Amanda Harvie is a cute, 23-year-old bartender looking for love. Her mom (and best friend) Larissa thinks she knows best what kind guy Amanda will gravitate toward, but professional matchmaker and dating expert Carmelia Ray thinks she has the expertise to find Amanda a likelier match. After a short interview with Amanda, Carmelia looks through her computer for the right guy, while Larissa visits a nearby improvisational theater class to interview prospects. Each potential Cupid coaches her candidate for a first date, which we get to watch.
We get a bowling alley, a bar (made of ice, apparently), a mannequin, and a bunch of hidden cameras as each training session and first date unfolds. To every participant’s credit, despite the forced nature of the entire exercise from premise to execution, everyone seems to make a sincere attempt at making things work, with no trace of irony, which would destroy a show like this. Any irony needs to be brought by the viewer, and I at first didn’t have any problem looking at the show through a non-ironic prism.
Amanda is cute, Larissa is cute, Carmelia is cute, and each of the dates is cute. It’s nearly a cuteness overload, but I’m not complaining because that’s good enough a reason for me to watch. I should admit that I’m a really, really slow dater, and almost none of the advice given by anyone in this show would work for me, and if I were to take it very seriously, I’m not sure I’d make it through a whole episode without the cute likeability of everyone on screen. With no personal connection or investment, what’s left for me is to be entertained, and (mostly) I am.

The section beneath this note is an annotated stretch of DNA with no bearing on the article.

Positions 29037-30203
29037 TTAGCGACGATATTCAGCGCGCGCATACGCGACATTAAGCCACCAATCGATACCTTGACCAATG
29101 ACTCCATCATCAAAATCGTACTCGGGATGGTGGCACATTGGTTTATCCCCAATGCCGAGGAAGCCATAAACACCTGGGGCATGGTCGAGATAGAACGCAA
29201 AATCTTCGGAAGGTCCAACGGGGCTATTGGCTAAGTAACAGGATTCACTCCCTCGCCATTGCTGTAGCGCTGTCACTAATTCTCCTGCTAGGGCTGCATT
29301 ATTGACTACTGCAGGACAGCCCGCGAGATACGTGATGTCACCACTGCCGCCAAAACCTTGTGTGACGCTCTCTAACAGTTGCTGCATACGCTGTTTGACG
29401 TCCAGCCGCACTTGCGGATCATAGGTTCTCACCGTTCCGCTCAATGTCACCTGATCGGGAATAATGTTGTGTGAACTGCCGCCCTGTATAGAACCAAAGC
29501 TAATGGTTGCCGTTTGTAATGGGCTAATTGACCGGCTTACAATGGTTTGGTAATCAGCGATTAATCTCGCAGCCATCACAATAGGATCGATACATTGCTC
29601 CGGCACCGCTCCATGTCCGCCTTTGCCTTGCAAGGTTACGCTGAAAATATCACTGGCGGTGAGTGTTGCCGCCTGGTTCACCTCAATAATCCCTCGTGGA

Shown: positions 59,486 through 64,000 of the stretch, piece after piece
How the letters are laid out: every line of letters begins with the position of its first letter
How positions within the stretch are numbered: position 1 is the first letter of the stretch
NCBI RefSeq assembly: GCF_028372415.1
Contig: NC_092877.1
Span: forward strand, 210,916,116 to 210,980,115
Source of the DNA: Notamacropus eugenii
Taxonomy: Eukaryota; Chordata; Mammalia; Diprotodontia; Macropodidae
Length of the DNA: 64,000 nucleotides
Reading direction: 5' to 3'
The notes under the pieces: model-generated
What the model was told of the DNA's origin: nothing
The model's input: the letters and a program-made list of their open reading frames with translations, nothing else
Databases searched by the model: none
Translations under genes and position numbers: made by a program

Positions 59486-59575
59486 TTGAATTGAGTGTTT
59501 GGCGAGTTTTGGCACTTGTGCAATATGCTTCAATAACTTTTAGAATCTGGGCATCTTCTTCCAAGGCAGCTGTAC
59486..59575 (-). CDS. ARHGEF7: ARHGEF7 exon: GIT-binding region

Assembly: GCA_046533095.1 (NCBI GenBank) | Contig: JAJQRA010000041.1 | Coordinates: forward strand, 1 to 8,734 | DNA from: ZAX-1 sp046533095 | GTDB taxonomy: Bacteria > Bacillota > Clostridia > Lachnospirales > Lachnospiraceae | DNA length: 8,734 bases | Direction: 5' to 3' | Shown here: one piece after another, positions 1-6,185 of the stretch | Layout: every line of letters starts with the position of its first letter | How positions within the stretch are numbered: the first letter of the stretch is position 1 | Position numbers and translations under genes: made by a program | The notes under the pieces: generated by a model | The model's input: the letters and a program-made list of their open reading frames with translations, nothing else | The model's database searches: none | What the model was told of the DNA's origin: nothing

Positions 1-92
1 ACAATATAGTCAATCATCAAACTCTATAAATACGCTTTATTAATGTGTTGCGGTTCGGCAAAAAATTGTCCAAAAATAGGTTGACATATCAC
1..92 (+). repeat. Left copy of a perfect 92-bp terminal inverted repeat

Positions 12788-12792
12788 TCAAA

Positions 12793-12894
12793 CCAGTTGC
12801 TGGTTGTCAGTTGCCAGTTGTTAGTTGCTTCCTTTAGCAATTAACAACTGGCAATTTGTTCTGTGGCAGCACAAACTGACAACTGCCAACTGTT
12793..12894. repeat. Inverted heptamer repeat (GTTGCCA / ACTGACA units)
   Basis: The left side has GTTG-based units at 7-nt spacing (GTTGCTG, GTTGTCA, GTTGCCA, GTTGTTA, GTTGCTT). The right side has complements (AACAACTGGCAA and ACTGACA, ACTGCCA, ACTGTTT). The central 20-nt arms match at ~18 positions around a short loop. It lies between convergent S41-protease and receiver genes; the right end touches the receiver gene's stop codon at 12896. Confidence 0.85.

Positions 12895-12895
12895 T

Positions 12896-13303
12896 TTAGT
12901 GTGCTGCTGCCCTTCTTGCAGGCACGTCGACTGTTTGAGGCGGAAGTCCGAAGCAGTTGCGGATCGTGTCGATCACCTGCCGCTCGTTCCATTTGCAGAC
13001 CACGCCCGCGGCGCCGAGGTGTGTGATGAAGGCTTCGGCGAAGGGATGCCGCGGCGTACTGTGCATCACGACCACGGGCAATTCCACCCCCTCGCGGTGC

The show is fun to watch in the first half. The edits are playful, with quick shots of subjects against seamless white backgrounds. It’s a good-looking, well-produced program. My only technical complaints come in the second half, where the voiceover (which is fine in the intro) gets needlessly intrusive, and there are a few too many exterior shots through a fisheye lens.
Reactions by Larissa and Carmelia in the hidden rooms feel scripted, and motivated more by wanting good soundbites than expressing anything meaningful. If there’s a weakness here, it’s this: everyone seems to be too fully aware of the camera in the real-life segments of the program. This is okay from Carmelia, who serves as a kind of ringmaster, but some illusion of spontaneity would go a long way toward establishing some kind of humor or tension. Think of how real the hidden camera segments felt in a show like Supernanny, and you see what I mean. The kids in that program could only be themselves, and since the parents could only respond to behaviors, a feeling of realness permeated everything, increasing the viewer’s engagement.
Still, even as I write this, I’m aware of taking the program too seriously. My first, just-enjoy-it viewing (I try to save my critical eye for the second viewing) was entertaining. I found myself picking one of the candidates, semi-seriously involved in the final reveal, and that’s a good sign. Mom vs. Matchmaker is definitely worth a few looks, and I’ll be back.